I'm an unashamed online courseaholic and an avid reader of books and blogs about writing craft, but the thing I've learnt most from - is writing.
I'm a natural panster (write without a synopsis or plan, just go for it), and find that this method works for me. That's not to say I don't plot, but not usually until I've got some way into the story first - I define turning points in the story and write towards them.
But before I learnt anything about writing, I wrote. And reading back over these early attempts, they ain't half bad. Okay, there's too many characters. And my earlier manuscripts rambled all over the place, in an unfocused manner. But the first thing I had to learn was that I could write a full size manuscript. Before I wrote it, I didn't know that I could.
After I wrote my first book, I learned about POV. That was a bit of a revelation, I was head hopping all over the place. Then I learned about conflict. I was pretty good naturally about external conflict, but internal conflict was something I hadn't even really thought about. I had to learn it. And seeing the lack of it in my writing was the perfect lesson!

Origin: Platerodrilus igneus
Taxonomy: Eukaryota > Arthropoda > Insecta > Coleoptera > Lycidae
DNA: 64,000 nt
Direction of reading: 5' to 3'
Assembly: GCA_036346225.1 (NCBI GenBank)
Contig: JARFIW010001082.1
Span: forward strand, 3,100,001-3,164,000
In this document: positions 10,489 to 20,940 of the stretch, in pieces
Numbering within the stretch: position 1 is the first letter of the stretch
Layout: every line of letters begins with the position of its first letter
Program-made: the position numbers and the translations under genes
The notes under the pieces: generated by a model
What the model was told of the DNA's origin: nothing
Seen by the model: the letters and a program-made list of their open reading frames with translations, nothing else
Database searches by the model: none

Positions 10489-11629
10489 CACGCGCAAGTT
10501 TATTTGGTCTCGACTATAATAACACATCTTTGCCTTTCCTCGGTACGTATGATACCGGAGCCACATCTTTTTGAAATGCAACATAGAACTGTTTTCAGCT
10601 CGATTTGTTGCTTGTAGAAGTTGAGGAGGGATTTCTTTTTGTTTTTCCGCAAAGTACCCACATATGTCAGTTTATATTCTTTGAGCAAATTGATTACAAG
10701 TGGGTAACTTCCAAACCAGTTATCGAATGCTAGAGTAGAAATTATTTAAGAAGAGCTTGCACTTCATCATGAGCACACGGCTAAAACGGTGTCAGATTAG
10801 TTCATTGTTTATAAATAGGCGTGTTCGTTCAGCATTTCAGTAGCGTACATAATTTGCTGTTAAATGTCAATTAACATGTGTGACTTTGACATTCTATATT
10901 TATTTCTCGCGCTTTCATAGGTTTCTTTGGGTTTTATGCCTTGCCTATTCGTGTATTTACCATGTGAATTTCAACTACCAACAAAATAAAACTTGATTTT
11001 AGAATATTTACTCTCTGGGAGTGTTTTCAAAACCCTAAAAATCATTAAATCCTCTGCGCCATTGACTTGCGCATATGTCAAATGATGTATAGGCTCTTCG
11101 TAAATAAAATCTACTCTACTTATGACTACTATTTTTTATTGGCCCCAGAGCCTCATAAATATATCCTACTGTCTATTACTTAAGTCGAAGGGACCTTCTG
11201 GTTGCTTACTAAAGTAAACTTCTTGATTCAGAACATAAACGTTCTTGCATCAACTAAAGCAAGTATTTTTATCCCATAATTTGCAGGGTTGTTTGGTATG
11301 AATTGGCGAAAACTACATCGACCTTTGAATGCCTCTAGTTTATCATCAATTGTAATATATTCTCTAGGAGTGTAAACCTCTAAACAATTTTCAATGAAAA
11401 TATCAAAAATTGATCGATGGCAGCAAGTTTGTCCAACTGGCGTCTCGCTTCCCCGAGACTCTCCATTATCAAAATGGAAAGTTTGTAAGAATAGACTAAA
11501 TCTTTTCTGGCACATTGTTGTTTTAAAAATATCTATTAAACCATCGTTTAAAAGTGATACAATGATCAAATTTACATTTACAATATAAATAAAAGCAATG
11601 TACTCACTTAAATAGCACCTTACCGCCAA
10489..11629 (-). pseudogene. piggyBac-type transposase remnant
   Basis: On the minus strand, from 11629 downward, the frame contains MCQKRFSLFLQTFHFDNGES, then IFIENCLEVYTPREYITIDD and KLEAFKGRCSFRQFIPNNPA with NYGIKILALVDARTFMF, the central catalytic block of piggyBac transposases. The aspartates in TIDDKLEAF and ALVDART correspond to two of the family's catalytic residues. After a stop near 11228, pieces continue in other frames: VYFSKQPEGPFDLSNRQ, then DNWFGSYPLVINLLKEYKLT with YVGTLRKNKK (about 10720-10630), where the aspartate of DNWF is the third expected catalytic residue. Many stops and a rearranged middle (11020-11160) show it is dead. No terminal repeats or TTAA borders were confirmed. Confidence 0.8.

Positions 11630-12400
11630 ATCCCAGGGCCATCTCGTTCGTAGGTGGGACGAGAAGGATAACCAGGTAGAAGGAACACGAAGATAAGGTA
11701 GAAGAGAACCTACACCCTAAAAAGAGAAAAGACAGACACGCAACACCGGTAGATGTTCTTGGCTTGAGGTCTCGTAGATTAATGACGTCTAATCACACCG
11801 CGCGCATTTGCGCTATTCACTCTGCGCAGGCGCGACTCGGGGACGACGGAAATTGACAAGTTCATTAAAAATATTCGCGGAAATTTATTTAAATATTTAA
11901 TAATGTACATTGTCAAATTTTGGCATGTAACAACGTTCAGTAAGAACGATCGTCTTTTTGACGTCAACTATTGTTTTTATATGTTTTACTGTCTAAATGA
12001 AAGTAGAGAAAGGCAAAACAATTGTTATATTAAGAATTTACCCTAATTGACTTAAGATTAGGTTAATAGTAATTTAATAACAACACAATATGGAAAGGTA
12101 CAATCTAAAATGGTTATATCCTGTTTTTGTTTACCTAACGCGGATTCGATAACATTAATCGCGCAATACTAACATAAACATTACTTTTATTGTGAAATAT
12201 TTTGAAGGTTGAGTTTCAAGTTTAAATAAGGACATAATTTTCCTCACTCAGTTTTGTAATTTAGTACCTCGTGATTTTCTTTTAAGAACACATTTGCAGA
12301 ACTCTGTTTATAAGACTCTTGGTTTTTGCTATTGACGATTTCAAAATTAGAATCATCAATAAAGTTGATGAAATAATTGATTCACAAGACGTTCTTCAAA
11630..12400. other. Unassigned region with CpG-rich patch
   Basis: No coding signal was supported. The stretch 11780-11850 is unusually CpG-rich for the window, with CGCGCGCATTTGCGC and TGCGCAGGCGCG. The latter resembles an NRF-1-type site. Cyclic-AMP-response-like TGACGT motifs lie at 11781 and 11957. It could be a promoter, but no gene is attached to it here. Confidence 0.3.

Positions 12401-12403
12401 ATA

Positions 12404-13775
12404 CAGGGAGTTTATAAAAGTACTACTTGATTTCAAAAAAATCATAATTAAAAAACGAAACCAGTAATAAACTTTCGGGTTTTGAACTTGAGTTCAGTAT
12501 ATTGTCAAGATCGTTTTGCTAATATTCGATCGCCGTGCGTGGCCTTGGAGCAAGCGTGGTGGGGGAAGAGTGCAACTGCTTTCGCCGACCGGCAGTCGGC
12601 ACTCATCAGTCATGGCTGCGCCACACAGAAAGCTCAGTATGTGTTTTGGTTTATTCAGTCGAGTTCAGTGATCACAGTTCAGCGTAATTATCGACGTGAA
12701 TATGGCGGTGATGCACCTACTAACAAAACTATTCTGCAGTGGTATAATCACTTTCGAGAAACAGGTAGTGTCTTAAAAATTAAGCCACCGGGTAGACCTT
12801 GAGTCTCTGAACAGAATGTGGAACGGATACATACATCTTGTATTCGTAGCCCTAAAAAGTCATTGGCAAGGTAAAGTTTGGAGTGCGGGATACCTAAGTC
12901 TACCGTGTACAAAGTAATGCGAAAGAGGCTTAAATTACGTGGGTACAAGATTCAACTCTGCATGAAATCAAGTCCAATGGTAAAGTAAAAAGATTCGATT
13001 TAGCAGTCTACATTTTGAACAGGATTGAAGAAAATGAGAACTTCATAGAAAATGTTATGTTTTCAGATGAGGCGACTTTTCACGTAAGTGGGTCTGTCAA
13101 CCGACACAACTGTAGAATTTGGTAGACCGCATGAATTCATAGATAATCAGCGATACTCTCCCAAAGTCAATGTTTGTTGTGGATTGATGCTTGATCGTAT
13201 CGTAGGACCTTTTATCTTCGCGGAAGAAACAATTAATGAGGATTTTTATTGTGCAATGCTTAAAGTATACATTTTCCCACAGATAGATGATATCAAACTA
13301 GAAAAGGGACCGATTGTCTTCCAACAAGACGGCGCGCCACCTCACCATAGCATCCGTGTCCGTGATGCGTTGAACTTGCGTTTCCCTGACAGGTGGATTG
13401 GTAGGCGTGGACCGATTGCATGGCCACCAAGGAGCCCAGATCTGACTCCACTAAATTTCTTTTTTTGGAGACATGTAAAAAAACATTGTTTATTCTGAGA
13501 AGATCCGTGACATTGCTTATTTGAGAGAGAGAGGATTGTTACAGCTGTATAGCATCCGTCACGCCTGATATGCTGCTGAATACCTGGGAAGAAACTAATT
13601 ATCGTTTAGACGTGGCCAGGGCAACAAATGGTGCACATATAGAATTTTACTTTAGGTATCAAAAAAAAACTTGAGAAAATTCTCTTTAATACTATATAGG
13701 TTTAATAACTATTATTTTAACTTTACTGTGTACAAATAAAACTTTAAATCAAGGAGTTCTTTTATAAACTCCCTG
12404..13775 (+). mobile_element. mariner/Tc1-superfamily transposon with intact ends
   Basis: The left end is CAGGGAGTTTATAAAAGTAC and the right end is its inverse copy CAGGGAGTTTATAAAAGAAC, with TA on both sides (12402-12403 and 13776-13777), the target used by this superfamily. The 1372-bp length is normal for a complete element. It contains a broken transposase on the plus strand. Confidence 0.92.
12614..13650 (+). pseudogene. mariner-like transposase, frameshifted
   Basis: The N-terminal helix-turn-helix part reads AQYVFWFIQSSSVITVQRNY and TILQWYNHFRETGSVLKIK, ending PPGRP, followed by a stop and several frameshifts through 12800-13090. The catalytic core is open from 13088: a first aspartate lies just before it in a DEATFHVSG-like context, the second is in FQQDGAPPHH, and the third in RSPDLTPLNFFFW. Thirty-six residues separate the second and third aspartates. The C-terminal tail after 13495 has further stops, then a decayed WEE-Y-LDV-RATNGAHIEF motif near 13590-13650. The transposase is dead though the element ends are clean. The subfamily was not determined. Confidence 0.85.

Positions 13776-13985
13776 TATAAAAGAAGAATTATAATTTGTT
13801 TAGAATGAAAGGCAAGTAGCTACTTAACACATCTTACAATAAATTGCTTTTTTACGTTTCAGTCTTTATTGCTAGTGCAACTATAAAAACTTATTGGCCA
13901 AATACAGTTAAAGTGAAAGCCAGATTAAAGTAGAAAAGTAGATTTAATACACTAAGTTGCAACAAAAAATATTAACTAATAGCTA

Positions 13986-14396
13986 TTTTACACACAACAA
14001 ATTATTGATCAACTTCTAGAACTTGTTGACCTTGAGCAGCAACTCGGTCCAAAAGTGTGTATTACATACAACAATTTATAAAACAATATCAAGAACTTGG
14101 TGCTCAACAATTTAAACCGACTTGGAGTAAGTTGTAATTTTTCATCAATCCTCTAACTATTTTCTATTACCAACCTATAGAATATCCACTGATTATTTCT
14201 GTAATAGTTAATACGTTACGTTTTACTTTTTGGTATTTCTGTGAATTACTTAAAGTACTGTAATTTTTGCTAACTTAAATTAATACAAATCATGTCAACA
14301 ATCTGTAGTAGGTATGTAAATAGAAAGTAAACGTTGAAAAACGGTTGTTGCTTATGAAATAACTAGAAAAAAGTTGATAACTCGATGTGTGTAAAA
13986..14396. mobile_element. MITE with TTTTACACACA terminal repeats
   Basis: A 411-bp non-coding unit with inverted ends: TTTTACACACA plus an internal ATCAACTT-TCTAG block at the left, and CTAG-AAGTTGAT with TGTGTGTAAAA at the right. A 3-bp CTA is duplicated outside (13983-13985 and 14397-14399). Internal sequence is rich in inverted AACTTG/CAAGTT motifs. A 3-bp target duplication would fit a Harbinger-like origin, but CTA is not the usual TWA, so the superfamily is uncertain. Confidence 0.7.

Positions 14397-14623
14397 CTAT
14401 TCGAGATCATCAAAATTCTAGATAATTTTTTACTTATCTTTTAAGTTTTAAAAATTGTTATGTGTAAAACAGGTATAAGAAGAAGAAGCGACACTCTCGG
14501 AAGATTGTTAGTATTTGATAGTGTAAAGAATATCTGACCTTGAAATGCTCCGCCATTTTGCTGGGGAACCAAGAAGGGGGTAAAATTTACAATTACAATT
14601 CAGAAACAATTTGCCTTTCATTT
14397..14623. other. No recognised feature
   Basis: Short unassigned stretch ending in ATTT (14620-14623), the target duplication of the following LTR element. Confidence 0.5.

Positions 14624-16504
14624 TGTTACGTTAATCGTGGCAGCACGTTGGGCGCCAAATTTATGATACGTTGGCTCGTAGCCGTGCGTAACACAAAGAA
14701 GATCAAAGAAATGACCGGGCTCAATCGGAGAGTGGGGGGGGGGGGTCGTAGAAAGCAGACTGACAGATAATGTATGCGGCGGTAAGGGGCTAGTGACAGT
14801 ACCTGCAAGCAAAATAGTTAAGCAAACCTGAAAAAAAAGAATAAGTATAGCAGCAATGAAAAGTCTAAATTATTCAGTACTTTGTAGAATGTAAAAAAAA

I know lots of writers build boards of pictures, but this doesn't work for me. Instead, I will find a picture and use that to help keep a location clear in my mind and for inspiration. As I write more, my way of writing has changed, I now focus on each scene - does it have a purpose? If it doesn't, its reworked till it does, or culled.
So the thought I'd like to leave everyone with today is that you don't have to know the rules to write. You just need to dive in and write something. Once you've done that, you can rewrite it, see the gaps, learn the things that are lacking, and fix it.
The trick is to start - for once you've completed that first manuscript, whatever its faults, you are a writer. And if you're determined, the rest will follow!